Man with half-pound of marijuana, loaded gun sentenced to boot camp

  • Isaiah Baltimore was recommended for boot camp after pleading guilty to a felony marijuana charge.

    Isaiah Baltimore was recommended for boot camp after pleading guilty to a felony marijuana charge.

 
 
Updated 2/20/2019 1:36 PM

A 22-year-old Sycamore man who was caught with nearly a half-pound of marijuana and a loaded gun after a 2017 traffic stop in St. Charles has pleaded guilty and will be recommended for a six-month boot camp.

Isaiah Baltimore, of the 600 block of South Peace Road, faced a minimum six-year prison term if convicted of armed violence, the most severe of 12 felony charges stemming from an Oct. 18, 2017 traffic stop on the 300 block of West Main Street in St. Charles, according to Kane County court records.

                                                                                                                                                                                                                       
 

According to police, an officer pulled over Baltimore because of a cracked windshield on his 2004 Hyundai Sonata. Police said Baltimore continued to drive while he ducked down and appeared to be trying to hide something.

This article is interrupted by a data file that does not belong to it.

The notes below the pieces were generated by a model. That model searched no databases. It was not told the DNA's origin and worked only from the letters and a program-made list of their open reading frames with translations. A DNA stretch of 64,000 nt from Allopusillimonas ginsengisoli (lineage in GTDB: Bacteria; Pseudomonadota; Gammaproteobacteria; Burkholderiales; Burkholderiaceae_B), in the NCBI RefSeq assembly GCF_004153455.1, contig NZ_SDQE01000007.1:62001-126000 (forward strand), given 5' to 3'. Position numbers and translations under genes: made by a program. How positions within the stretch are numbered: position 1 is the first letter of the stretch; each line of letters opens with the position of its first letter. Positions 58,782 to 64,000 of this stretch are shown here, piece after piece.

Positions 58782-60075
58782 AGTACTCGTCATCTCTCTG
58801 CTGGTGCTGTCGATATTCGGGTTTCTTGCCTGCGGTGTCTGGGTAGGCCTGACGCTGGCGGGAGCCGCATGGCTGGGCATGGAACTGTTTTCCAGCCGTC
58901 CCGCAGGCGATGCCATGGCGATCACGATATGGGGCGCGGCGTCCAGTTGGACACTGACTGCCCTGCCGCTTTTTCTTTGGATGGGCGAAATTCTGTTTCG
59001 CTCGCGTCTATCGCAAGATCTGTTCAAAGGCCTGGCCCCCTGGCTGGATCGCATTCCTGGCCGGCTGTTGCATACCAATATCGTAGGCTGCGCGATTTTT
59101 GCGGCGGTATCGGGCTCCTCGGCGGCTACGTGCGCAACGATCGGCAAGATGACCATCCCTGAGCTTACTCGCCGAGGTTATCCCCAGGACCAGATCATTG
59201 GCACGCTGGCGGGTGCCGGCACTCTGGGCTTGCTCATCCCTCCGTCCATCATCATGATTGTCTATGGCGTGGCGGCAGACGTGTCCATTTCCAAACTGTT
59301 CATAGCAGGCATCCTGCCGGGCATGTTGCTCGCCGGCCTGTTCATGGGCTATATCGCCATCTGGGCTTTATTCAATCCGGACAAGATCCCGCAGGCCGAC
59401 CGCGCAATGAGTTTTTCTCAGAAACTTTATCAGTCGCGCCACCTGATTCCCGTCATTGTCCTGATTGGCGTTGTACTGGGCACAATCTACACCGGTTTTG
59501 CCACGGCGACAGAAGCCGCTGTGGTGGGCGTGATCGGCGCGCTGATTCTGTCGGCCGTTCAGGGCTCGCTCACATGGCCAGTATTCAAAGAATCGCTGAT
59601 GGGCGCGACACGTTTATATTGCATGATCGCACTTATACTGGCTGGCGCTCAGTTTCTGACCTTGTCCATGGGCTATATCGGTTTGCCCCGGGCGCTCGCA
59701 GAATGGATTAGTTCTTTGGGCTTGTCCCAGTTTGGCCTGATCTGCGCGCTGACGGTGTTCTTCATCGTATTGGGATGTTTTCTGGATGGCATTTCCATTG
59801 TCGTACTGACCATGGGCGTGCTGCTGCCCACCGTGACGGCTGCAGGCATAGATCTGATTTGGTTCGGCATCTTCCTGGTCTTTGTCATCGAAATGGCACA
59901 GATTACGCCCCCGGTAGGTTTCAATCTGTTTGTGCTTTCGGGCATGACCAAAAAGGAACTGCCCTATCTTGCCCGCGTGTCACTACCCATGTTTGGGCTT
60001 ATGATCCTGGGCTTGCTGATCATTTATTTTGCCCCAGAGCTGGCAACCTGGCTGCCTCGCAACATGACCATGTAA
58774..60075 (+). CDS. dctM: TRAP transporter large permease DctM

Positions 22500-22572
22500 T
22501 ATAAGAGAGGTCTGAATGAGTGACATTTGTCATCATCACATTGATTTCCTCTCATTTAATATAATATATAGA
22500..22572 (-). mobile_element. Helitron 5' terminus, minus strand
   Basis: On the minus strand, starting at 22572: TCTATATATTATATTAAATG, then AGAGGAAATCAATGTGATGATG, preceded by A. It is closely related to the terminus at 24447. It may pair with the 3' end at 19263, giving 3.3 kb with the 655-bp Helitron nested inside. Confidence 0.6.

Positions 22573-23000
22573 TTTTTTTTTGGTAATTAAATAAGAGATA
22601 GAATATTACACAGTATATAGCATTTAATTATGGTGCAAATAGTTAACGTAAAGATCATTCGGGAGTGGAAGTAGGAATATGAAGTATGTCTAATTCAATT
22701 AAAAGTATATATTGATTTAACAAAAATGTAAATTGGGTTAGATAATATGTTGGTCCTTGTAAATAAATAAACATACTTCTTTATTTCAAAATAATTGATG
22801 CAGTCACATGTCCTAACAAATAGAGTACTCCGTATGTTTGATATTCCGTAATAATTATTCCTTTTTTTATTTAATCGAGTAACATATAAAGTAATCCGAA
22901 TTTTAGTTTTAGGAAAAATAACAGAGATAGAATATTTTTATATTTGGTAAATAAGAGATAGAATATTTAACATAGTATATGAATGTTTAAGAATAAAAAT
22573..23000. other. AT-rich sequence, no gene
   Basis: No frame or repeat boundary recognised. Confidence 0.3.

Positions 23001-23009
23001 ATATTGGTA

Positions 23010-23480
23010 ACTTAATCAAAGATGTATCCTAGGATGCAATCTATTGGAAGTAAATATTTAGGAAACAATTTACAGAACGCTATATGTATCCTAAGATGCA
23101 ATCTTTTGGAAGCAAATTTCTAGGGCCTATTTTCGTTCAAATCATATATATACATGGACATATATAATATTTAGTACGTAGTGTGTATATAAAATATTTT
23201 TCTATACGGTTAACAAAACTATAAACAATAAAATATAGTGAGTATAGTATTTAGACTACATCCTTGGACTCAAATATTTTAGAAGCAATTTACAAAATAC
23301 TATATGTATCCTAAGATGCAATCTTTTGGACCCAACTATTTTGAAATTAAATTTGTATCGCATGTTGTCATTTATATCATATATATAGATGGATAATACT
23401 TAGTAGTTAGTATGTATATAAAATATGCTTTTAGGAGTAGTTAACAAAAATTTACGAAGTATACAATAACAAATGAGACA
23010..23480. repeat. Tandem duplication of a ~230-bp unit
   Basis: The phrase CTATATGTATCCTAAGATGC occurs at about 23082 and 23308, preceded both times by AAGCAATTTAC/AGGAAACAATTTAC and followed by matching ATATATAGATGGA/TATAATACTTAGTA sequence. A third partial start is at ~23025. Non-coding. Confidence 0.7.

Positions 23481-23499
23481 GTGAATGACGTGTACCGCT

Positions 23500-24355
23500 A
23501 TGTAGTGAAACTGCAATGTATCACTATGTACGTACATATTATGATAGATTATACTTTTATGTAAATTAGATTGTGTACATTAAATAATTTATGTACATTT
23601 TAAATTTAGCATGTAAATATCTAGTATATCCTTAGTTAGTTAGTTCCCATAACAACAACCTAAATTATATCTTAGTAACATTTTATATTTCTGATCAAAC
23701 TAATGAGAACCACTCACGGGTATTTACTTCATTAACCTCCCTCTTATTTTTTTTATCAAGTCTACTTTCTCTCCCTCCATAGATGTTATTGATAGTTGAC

The officer smelled an "overwhelming" odor of dried cannabis coming from the car, and Baltimore admitted to having marijuana and handed over a bag containing 11 grams, police said.

The officer, however, was not convinced that was the extent of the drugs and searched the rest of the car, and found a backpack in the trunk that contained a loaded .38 caliber pistol with its serial number defaced, a large bag of about seven ounces of marijuana, a digital scale and plastic sandwich bags, according to police.

Baltimore was scheduled for a jury trial in Kane County this week, but instead pleaded guilty this month to manufacture/delivery of 30 to 500 grams of marijuana, a felony punishable by a top prison term of five years, records show.

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Judge D.J. Tegeler accepted the guilty plea, in which prosecutors dismissed all other charges.

Baltimore was sentenced to the maximum five years on the marijuana charge, with a recommendation from Tegeler for the Impact Incarceration Program, or boot camp, records show.

Officials at the Illinois Department of Corrections have the final say on whether Baltimore is accepted, but rejection is very rare. If he fails to complete boot camp, he must serve the five-year prison term instead.

Baltimore also must pay $2,670 in fines and fees, court records show.

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